Friday, November 22, 2013

Are Most Runners Really Self-Important Assholes? Kinda, Yeah.


Running is more popular than ever. I could validate that statement with a nice number from some article, but I won't. Look outside for a few minutes-- that should be enough proof. If it's not, I don't know what to tell you. The internet is a big place. Go find something else to read.

More people are running races.

5ks! 10ks! Halfs! Marathons! Ultras!

And more types of races are sprouting up every week.

Spartan races! Tough Mudders! Color Runs! Neon Runs, whatever the fuck those are!

You don't even have to compete to see it. Just look at your facebook, twitter or instagram newsfeed every weekend. Running is officially trendy. There's always a backlash when anything gains popularity, and runners are starting to take more heat.

Wall Street Journal ran an article last week (Jump ) by Chad Stafko. Click the link if you want the full, but this quote sums it up.

There is one kind of bumper sticker I see almost daily here in my small Midwestern town: a small oval printed with "26.2" or "13.1." ...There is only one reason running aficionados display the stickers. They want the rest of us to know about their long-distance feats.
I have a theory. There is no more visible form of strenuous exercise than running. When runners are dashing down a street in the middle of town or through a subdivision, they know that every driver, every pedestrian, every leaf-raker and every person idly staring out a window can see them.
These days, people want more than ever to be seen. This is the age of taking a photo selfie and posting it on Facebook
Stafko is half right and half wrong. But before I explain why, I should give you a reason to listen to me. I'm a runner whose atttitude toward other runners is somewhere between indifference and contempt. I ran track (200,400,800, dabbled in the mile) and cross country throughout high school and briefly in college. I run a handful of 5ks a year, and if I don't win, I come pretty close. I understand the world of the runner just as much as I do the runner hater, ok? With that out of the way...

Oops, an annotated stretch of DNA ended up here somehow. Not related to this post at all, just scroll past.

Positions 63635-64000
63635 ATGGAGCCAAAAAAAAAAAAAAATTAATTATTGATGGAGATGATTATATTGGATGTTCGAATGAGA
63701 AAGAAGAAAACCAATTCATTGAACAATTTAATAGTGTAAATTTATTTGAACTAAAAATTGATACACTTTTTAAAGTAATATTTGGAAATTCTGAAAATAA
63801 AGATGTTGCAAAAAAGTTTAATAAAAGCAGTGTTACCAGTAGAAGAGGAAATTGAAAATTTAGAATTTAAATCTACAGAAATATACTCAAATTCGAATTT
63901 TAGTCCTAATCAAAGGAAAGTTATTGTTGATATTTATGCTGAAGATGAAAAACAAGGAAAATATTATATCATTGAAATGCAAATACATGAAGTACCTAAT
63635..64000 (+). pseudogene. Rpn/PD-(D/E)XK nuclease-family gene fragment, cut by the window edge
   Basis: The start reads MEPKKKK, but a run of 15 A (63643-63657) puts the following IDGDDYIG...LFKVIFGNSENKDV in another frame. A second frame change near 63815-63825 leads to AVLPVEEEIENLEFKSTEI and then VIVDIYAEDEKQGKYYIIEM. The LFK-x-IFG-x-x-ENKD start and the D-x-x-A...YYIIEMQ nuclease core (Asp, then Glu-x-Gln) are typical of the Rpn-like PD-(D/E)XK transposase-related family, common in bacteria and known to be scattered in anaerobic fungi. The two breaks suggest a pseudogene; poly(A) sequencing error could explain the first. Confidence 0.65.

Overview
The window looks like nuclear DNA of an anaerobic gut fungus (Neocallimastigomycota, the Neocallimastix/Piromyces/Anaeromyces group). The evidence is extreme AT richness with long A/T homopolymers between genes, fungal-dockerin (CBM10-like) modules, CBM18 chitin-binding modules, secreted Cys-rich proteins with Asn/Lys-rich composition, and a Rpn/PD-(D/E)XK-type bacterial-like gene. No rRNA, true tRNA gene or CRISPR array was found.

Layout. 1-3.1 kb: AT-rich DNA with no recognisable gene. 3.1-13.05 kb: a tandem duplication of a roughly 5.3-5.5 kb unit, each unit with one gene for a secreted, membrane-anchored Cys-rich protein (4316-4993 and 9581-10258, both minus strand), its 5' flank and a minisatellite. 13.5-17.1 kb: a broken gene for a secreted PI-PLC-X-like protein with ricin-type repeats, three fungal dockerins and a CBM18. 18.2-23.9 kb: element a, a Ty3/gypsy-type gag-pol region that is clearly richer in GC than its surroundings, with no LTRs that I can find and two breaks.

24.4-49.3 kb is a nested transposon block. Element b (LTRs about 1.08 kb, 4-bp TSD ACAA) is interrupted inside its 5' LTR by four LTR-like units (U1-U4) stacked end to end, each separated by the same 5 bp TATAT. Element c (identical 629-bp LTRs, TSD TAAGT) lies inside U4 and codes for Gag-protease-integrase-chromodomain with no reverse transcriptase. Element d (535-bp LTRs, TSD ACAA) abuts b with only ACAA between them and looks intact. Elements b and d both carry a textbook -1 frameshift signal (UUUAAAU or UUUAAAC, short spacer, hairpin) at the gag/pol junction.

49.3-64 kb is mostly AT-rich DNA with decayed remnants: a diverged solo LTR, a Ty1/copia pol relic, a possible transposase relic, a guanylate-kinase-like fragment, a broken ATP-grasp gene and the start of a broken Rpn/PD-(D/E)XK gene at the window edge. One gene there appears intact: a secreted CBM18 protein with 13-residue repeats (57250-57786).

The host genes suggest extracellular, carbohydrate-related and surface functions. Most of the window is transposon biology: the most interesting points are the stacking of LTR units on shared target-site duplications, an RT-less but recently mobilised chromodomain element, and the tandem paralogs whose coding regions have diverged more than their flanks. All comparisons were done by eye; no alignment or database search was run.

Stafko is right when he says runners want people to know they're a runner. What's a bumper sticker doing if it isn't broadcasting information about yourself to strangers?  But runners oversharing their exercise doesn't stop with bumper stickers. There's the running shoes/race watch guy at your office, the foul weather runners (the people who lace up their shoes as soon as the sky gets dark because they're THAT hardcore), the joggers in all neon during their lunch break (LOOK AT ME!!! Are you looking????), the people who tweet their runkeeper or whatever app workout results and the "I'm Wearing My Race T Shirt Everywhere" guy. Ok, I'm kinda guilty of wearing my race t shirts but it has less to do with bragging and more to do with dirty laundry.

Most runners want people to know they're runners. That's obvious. What's less obvious is why they act like a 10 year showing off his sick dives at the pool. 

There are 2 major reasons why runners draw attention to their running.

1- It's a time consuming habit. It takes a long time to run 10 miles. You are what you do. If you spend a lot of time on something it shows up in your actions or personality. In this case it's social media bragging, bumper stickers and a holier than thou attitude. I'll talk about running way more when I'm training for a race because I don't have anything else to talk about.

-So what have you been up to?

-Working and running. I make excel spreadsheets and go run by myself for an hour. Would you like to hear more?